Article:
Repetitve motions, heavy lifting cause lymphedema?


Question from Cyndal: I've heard that experts recommend that women avoid engaging in repetitive motions or lifting more than ten pounds to prevent lymphedema. Is this true?
Answers - Anne McTiernan, M.D., Ph.D. You should always check with your surgeon to find out what's appropriate, because it will depend on the condition of your particular arm. If you have access to a physical therapist, she or he can help you develop a strength-training program and progress with it. Without more clinical information, we really can't recommend that women should or should not go above the ten-pound limit that some surgeons recommend.
Marisa Weiss, M.D. If you can comfortably lift ten pounds on the affected side of your body, but can easily lift 20 pounds on the other side, is it a bad idea to lift uneven amounts of weight?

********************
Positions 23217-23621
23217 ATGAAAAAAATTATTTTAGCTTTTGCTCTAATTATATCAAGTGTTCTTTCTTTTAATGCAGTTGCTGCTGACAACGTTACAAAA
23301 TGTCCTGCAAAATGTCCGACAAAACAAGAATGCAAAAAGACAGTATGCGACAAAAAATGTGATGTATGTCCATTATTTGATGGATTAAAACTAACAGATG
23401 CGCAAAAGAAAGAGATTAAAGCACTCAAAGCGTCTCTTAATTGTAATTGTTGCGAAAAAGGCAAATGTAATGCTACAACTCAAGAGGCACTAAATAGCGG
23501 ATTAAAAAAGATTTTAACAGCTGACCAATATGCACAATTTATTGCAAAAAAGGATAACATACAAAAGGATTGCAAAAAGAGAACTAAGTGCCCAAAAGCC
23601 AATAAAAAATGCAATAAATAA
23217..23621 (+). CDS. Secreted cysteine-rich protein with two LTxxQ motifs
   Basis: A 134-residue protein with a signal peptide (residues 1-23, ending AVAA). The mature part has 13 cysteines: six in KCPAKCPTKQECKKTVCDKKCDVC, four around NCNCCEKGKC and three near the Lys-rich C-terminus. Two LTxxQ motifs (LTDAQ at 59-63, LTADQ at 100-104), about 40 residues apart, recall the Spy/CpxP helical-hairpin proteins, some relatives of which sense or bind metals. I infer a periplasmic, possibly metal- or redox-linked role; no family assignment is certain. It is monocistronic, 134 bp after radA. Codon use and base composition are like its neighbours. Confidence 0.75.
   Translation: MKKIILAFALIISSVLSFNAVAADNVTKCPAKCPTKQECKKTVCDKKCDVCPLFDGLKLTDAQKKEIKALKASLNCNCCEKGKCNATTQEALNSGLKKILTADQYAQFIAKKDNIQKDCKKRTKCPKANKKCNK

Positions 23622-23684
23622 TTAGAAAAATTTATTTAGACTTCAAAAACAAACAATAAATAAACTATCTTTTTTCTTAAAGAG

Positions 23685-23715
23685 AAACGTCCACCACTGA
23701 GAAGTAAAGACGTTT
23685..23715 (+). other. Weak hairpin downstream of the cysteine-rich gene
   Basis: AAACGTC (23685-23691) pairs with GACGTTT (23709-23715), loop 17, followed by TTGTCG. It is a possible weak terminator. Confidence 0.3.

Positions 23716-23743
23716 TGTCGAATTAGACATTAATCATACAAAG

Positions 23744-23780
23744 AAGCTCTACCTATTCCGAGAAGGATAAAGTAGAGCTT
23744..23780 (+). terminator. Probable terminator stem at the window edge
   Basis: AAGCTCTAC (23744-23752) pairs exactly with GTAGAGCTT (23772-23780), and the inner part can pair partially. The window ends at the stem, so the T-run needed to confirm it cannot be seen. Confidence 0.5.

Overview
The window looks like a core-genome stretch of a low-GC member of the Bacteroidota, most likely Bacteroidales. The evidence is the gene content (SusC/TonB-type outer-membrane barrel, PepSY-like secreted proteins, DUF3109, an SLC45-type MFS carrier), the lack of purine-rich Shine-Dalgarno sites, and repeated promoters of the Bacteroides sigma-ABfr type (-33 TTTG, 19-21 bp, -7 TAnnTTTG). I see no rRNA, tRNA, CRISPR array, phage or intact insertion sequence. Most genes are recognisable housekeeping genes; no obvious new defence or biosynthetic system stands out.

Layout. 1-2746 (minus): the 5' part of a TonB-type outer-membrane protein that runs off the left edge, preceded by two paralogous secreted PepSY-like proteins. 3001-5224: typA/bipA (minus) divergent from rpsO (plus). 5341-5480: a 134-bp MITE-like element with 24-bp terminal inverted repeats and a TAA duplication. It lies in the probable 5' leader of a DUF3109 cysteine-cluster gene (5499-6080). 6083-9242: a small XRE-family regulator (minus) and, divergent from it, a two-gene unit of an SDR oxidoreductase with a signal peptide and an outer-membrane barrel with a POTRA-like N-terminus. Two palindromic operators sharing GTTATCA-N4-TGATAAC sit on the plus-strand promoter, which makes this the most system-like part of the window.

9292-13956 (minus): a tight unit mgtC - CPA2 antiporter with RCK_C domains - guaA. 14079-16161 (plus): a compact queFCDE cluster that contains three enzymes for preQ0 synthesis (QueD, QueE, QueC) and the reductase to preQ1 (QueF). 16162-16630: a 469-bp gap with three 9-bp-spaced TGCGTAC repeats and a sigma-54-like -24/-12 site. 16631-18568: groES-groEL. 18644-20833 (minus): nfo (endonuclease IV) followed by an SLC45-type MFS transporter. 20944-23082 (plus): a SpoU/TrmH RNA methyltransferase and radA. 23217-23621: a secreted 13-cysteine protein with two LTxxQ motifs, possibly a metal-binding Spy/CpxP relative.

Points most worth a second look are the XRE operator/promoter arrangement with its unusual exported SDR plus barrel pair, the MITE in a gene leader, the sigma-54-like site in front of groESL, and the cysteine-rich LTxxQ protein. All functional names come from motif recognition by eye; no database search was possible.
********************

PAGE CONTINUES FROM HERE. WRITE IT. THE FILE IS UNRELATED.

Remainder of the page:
Anne McTiernan, M.D., Ph.D. For some exercises, lifting unequal amounts of weight shouldn't pose problems. If you are using weight-training machines, however, they may be set up so that both of arms lift the same amount of weight—so it really depends on what you're doing.

On Wednesday, May 21, 2003, our Ask-the-Expert Online Conference was called Taking Care of YourselfAnne McTiernan, M.D., Ph.D. and Marisa Weiss, M.D. answered your questions about exercise and nutrition, and other things you can do to nurture your body, along with strategies for finding emotional support, boosting your mood, and feeling good again.

The materials presented in these conferences do not necessarily reflect the views of Breastcancer.org. A qualified healthcare professional should be consulted before using any therapeutic product or regimen discussed. All readers should verify all information and data before employing any therapies described here.

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